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When The Stock Market Slumps - Maybe it is Time

by:UFO      2020-07-24

Lately, the stock market has had its fair share of ups and downs-and most recently, it feels like a lot more downs than ups. For most people, a dropping Dow Jones Industrial Average means a loss of confidence, and maybe even some panic. But for the wise, it can mean a tremendous opportunity.

See, the stock market is fairly closely tied to interest rates. As a general rule, when the stock market rises and people are making money and feeling confident-interest rates rise. When the stock market tanks and people are losing cash and feeling nervous-interest rates fall. And have they ever fallen.

You probably hear it on TV and the radio a lot lately, but interest rates are at historic lows. We're pretty much talking never-before-seen kinds of low rates, whether it's from a bank or a direct lender or the feds.

So the burning question is: How can you make this work for you? And the answer that rises up like a phoenix from the ashes of the NASDAQ is: Refinance.

Refinance your home. If you bought in the last couple of years and plan to stay in your home for a few more, refinancing to another 30-year loan could be a smart bet. Just check your break even point-the time it takes to make up in monthly savings what you pay in fees for the refinance. That'll give you the duration to expect for the refi to start paying off. For example, if you save $200 a month with your refi and the loan costs are $3,400, you'd break even 17 months into the new refi. And that means you're stashing an extra $200 a month into your savings account after that.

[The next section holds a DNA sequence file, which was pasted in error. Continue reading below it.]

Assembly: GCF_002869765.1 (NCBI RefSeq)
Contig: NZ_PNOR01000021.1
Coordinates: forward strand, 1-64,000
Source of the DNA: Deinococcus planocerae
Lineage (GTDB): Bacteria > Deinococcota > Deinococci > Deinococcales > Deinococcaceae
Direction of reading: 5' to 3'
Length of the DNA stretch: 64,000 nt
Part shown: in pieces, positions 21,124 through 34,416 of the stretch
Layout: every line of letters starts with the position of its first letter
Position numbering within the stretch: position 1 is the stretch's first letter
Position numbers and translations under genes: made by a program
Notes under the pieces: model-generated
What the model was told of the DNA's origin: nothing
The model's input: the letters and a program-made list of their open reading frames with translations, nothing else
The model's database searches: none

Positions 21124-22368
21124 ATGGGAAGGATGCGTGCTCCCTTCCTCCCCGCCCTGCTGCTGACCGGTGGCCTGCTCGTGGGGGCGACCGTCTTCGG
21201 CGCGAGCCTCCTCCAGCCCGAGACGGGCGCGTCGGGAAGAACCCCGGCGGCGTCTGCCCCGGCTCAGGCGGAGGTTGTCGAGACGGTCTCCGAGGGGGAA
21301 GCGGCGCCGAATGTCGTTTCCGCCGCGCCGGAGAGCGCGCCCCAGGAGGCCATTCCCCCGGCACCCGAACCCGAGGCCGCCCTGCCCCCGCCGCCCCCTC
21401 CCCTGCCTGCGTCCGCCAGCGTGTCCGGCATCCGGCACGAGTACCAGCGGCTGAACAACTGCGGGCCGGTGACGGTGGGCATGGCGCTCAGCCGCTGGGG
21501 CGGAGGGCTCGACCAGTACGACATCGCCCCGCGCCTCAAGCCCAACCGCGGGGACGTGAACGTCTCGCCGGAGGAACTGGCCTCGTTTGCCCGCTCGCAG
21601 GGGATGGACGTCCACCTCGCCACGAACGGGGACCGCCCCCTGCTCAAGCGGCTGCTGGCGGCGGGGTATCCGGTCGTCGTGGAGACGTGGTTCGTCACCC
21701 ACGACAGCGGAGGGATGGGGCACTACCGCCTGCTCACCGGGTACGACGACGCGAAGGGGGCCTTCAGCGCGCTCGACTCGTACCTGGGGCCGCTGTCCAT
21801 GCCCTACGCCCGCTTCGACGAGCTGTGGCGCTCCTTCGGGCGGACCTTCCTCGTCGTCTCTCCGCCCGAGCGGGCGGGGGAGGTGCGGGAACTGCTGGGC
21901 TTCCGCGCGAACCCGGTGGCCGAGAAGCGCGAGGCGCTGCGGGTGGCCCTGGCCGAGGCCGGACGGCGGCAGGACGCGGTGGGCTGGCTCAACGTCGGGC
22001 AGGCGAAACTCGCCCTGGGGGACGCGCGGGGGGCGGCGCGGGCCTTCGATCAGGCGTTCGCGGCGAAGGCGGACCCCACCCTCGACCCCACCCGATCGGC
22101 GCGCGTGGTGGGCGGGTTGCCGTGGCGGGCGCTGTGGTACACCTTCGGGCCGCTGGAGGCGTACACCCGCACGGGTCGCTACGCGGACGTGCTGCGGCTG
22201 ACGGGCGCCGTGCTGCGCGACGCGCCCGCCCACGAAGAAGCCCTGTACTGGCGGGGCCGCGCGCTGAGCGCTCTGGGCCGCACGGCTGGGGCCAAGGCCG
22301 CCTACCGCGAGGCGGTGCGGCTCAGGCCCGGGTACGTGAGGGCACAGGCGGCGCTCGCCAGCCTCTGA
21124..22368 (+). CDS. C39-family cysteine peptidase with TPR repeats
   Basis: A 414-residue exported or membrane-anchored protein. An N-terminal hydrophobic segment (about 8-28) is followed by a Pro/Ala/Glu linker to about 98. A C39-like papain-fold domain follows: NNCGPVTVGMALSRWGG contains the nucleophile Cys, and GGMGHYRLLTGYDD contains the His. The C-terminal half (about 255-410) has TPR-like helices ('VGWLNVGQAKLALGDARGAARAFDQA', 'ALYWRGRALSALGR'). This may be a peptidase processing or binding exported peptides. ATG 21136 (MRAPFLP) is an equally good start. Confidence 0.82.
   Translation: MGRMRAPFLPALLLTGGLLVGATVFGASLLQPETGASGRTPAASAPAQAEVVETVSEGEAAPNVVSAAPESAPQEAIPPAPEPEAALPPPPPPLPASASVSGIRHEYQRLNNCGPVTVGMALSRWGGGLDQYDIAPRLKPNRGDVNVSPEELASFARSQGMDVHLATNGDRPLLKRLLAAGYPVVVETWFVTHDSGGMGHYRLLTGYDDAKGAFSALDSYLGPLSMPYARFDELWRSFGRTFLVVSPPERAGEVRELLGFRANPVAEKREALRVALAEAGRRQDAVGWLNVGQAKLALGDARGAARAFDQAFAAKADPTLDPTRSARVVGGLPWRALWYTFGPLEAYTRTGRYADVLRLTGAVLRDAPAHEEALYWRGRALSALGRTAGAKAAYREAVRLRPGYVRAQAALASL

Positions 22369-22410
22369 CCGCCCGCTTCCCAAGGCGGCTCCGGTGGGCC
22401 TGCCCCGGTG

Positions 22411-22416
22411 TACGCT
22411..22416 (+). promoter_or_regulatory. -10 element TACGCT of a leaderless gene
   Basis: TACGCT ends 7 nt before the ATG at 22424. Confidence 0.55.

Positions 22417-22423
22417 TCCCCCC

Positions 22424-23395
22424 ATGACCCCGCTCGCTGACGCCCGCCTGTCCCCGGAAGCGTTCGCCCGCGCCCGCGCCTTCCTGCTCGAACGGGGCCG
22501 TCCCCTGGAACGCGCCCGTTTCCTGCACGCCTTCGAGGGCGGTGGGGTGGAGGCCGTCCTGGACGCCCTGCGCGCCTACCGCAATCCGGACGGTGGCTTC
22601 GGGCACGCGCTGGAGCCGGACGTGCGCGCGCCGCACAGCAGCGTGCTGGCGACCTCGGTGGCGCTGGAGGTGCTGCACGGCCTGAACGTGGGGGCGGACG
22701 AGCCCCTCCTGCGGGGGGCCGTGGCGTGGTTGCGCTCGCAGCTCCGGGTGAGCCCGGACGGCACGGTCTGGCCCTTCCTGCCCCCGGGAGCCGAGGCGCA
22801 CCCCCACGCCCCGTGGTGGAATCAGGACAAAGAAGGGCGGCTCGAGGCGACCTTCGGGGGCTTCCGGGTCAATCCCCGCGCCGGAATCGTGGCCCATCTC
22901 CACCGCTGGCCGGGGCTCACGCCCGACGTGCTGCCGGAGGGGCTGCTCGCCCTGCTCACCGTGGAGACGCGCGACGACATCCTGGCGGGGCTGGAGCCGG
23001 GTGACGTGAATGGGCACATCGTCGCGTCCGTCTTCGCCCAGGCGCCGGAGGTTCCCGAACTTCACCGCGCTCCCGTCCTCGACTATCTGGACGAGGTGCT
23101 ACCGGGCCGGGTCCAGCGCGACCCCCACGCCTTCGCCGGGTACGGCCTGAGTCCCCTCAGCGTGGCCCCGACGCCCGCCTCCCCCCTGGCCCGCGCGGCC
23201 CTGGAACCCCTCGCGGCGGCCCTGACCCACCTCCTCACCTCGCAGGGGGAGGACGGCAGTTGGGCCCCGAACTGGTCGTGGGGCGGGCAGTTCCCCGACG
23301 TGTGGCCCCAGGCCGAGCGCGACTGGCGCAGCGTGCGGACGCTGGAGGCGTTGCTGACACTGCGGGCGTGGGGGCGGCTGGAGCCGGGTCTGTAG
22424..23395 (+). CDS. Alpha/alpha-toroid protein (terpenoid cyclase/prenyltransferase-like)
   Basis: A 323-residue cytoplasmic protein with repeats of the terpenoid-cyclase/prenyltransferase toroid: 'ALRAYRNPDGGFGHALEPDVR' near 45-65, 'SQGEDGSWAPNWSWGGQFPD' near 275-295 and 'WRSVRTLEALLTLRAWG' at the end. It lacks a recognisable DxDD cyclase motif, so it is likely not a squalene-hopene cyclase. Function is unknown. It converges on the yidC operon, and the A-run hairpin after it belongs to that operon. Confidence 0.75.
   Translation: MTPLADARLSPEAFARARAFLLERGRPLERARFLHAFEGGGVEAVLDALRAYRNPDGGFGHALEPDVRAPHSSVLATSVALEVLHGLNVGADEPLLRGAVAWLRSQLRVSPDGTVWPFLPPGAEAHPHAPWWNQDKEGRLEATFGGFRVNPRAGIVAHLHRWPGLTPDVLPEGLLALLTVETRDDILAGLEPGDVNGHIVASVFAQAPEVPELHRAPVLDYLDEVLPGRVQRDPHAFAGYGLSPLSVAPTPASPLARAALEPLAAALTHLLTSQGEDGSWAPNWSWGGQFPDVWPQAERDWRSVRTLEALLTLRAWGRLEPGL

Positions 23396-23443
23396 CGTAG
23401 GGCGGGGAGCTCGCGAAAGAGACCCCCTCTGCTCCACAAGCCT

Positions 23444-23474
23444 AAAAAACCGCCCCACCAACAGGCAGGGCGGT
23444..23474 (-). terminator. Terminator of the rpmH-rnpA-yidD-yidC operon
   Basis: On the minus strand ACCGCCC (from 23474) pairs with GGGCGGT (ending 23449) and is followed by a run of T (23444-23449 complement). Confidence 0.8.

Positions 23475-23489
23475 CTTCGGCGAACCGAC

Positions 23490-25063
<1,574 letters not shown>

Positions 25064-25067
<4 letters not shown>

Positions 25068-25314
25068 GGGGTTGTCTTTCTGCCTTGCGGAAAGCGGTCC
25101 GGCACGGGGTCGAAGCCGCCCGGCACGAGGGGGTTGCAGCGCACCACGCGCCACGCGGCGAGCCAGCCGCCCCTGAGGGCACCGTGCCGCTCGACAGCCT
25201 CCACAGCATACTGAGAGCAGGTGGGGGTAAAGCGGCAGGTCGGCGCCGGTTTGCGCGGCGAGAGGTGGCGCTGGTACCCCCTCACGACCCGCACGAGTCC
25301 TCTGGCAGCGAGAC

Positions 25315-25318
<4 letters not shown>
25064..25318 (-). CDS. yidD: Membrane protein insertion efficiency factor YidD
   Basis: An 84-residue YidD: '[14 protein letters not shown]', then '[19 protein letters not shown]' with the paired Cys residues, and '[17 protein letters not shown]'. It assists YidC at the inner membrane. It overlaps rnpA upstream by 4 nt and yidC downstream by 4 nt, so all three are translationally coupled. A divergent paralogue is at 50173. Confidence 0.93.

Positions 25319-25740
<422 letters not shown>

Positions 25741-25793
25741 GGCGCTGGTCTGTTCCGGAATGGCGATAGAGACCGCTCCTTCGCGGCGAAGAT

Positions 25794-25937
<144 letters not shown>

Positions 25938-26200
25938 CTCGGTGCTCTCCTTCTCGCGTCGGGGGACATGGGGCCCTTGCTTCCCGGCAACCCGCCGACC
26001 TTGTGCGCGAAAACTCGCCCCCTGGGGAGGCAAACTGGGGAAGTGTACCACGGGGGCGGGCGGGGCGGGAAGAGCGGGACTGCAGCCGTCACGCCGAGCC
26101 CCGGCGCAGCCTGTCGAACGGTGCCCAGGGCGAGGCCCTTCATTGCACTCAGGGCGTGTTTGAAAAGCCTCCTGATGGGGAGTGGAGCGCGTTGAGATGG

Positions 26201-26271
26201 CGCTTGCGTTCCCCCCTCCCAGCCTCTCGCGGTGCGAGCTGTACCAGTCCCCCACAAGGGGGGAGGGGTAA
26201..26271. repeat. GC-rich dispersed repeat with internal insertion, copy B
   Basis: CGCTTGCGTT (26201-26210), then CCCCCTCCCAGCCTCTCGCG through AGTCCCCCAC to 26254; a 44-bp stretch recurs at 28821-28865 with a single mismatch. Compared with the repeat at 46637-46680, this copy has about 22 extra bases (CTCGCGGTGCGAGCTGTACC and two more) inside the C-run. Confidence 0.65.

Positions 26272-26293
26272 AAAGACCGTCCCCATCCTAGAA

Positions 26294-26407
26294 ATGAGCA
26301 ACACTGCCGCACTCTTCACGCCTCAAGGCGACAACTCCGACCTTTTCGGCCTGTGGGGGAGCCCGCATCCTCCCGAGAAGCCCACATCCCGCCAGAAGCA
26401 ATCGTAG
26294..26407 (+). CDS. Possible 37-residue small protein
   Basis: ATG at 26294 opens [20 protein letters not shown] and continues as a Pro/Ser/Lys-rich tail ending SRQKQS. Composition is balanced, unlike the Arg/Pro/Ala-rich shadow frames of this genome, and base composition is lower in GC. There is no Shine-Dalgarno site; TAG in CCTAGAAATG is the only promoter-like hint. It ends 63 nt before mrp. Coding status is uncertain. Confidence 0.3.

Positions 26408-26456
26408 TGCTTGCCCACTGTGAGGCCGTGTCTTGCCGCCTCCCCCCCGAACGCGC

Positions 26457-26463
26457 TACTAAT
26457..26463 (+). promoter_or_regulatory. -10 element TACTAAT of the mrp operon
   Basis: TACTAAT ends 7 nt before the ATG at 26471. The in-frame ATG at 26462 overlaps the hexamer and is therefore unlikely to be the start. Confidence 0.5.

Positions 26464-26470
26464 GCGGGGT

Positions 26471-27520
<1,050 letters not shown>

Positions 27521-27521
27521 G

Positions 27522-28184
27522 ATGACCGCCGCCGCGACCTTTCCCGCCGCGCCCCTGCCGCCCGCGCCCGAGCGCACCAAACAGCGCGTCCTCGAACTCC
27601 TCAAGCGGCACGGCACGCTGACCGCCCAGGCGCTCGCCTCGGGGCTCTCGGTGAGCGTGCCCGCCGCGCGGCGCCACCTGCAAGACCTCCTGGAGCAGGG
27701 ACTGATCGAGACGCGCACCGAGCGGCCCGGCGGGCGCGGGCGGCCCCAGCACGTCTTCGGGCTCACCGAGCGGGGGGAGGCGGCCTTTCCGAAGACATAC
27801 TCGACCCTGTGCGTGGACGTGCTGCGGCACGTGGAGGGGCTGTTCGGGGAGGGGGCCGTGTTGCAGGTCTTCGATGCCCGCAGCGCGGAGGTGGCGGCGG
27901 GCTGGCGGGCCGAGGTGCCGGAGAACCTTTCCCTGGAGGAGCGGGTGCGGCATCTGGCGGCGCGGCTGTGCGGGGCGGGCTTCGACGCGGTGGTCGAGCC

Or, if you've been in your home for several years, look into a 10- or 15-year refi. You not only get a shorter loan duration, you also get a much lower rate-and that means you save tremendously on interest. Plus, there's a fair chance you could lower your monthly payment, too. Smart stuff.

And it's all made possible because of today's insanely low interest rates.

Lenders have long thought they'd seen the bottom of interest rates in 2010. Turns out they were wrong. Because with the rather large plummeting of the stock market in July and August of 2011, interest rates sunk even lower. And for a homeowner who's looking to refinance, that can translate to hundreds of dollars or more in your pocket each month.

And if there's one thing this rough economy has taught us, saving money feels the same as making a profit.

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